Japanese cultural celebration marks opening of Detroit Institute of Arts’ new Japanese art gallery

Nov. 4 and 5 opening events include master artists and dancers from Japan, demonstrations and more


Ed. Note: Image: Three dolls by Master Fujimura


October 9, 2017 (Detroit)—A major Japanese cultural celebration takes place at the Detroit Institute of Arts (DIA) Nov. 4 and 5 to mark the opening of the museum’s new gallery of Japanese art. In addition to enjoying the new gallery, visitors can take part in a variety of activities that they would otherwise have to go to Japan to experience. Most of the programs are free with museum admission, which is free for residents of Wayne, Oakland and Macomb counties, but there is a fee for the artist workshops.


The Japan Cultural Days are sponsored by Japanese Business Society of Detroit (JBSD) Foundation, Toyota, Denso, Detroit Aisin Group Companies, Toyoda Gosei North American Corporation and Toyota Tsusho America Inc., Delta Airlines, Nissan North America, Mitsubishi Electric Automotive America, Inc. and PricewaterhouseCoopers LLP.


Saturday and Sunday, Nov. 4 and 5

Japanese Master Artist Booths, 10 a.m.–5 p.m., Great Hall

Visit with seven Japanese master artists as they present their crafts throughout the weekend.

  • Master Kawakami creates textile designs on tenugui, a special Japanese towel. 
  • Master Yokoya demonstrates traditional woodcarving. 
  • Master Hayashi makes uniquely dyed textiles. 
  • Master Kinoshita shows beautiful ceramic pottery. 
  • Master Fujimura presents stunning Japanese Edo dolls. 
  • Masters Kano, a husband and wife team, create handmade, colorful Washi paper. 

Visitors will be able to purchase works by the master artists on site. Cash and credit cards are accepted.


Saturday and Sunday, Nov. 4 and 5

ARTIST WORKSHOPS, Studio, $25 per workshop; pre-registration required.

Tie Dyeing with Master Setsuko Hayashi, 11 a.m.­–12:30 p.m.

Master Hayashi shows examples of her Shibori products featuring special, shape-resist dyeing techniques, called Itajime-Shibori, then demonstrates and teaches the techniques to the class. Each participant tie dyes a provided 11 x 60 in. white silk scarf, taking home a one-of-a-kind creation. To register, go to http://bit.ly/tiedyeingclass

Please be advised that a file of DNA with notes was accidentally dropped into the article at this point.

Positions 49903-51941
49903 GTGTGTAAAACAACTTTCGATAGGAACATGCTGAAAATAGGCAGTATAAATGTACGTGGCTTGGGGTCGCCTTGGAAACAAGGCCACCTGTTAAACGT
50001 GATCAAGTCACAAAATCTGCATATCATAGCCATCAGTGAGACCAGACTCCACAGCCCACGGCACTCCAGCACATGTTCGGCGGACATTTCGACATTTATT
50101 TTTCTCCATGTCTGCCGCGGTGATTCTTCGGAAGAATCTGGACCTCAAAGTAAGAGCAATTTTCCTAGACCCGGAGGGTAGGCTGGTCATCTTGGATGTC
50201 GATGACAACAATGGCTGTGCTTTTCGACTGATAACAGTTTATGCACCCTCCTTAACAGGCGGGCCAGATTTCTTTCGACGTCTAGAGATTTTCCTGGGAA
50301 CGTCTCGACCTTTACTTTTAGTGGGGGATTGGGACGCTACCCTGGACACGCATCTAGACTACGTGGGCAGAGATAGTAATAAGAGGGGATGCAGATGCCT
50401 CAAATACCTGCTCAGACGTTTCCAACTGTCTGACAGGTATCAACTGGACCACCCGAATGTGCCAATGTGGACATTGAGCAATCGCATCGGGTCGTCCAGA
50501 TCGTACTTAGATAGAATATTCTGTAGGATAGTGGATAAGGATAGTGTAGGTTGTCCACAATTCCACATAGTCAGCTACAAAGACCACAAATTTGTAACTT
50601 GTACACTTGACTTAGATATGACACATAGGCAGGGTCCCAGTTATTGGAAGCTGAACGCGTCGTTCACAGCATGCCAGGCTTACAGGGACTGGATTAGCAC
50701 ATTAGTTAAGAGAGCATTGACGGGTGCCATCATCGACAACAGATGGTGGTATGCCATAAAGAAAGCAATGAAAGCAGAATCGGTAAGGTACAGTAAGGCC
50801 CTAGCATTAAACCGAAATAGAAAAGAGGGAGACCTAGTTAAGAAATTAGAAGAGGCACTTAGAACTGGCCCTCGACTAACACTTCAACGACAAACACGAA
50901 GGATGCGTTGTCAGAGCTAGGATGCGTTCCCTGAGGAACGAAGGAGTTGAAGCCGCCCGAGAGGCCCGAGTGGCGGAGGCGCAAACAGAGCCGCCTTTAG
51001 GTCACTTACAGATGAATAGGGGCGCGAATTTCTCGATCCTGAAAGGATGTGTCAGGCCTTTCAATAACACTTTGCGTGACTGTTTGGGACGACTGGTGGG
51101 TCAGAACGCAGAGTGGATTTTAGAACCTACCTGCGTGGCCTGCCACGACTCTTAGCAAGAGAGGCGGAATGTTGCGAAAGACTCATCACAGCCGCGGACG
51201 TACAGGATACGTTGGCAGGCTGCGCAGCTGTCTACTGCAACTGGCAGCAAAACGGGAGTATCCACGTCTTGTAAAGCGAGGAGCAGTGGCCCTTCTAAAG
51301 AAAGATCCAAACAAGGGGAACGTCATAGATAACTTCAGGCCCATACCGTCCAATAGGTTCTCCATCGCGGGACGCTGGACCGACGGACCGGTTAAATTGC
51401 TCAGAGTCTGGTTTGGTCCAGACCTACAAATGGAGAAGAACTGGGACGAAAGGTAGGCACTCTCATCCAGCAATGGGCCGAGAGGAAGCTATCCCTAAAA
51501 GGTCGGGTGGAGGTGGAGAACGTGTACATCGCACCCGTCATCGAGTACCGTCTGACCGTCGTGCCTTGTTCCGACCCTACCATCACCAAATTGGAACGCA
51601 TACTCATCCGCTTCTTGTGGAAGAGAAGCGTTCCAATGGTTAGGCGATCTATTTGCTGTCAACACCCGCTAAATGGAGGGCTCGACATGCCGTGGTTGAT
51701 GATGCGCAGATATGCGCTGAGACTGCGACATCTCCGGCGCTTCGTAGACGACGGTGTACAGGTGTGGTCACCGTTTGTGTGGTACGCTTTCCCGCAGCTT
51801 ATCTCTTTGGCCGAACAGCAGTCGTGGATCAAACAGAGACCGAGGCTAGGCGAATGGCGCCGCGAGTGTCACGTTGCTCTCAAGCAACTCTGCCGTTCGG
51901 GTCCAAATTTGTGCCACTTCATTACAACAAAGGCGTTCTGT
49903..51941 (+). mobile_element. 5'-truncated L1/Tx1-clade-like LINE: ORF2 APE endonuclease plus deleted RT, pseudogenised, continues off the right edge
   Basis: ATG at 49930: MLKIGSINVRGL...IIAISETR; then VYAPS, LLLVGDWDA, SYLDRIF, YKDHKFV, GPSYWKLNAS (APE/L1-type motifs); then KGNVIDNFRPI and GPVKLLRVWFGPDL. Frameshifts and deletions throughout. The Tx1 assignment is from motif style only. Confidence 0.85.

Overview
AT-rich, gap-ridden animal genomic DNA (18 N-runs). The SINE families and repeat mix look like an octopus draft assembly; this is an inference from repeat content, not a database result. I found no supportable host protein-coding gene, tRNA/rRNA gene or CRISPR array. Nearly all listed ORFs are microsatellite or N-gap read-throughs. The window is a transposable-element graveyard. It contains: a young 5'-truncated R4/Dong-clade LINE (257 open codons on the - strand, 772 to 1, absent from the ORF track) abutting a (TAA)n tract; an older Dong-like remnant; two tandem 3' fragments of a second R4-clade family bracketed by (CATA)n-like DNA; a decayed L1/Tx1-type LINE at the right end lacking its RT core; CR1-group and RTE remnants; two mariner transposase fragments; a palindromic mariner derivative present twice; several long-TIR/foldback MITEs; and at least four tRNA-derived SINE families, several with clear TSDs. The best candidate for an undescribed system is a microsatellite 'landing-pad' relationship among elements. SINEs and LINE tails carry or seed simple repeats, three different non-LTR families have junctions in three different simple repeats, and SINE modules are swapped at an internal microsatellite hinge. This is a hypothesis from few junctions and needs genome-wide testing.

Washi Paper Making with Masters Tomomi & Hisashi Kano, 1:15–2:45 p.m.

Masters Kano teach the background, use, purposes and environmental factors of Washi paper, then show participants how to make their own using either traditional or modern tools. Students go home with the Japanese Washi paper they created. To register, go to http://bit.ly/washiclass


Master Kinoshita’s Pottery, 3:30–5 p.m.

Master Kinoshita shows the process for his uniquely styled ceramic pieces. He then demonstrates and teaches participants how to use a potter’s wheel, presenting hands-on techniques that allow students to make their own ceramic bowls. Bowls will be properly fired and available for pick up at a later date. Note: The Saturday workshop focuses on hand-building, and Sunday’s on the potter’s wheel. To register, go to https://www.dia.org/kinoshita

TALKS, Lecture Hall unless otherwise noted

Saturday, Nov. 4

Doll Making, Master and Disciple: Teacher Relations, 1–2 p.m.

Master Fujimura talks about his experiences as an apprentice in doll making and what the future holds for apprenticeships in the craft.


Celebration of Life: Ceramic Art of Tomoko Konno, 3–4 p.m.

Japanese ceramic artist Tomoko Konno enjoys giving her ceramics new life through inspiration from all kinds of natural organisms. In this dialogue with Natsu Oyobe, curator of Asian Art at the University of Michigan Museum of Art, Konno discusses the ideas and processes behind her fascinating work. This program is sponsored by the DIA Friends of Asian Arts and Cultures.


Sunday, Nov. 5

Tale of Tenugui, 1–2 p.m.

Master Kawakami discusses his design and painting work as part of tenugui (a thin Japanese hand towel) making. He also talks about the history of tenugui, how it was first made and how it reflects the Edo era (1603–1868) and people’s lives during that time.



Saturday and Sunday, Nov. 4 and 5

Kikuno-kai Japanese Dancers: Awa Odori Parade, 4:30–5 p.m.

Awa Odori is Japan’s largest dance festival, traditionally held in August in Tokushima Prefecture. Choreographed dancers and musicians dance, sing and chant as they parade through the streets. In Rivera Court, the Kikuno-kai dancers, wearing traditional costumes, perform a shortened version of these dances, and audience participation is welcome!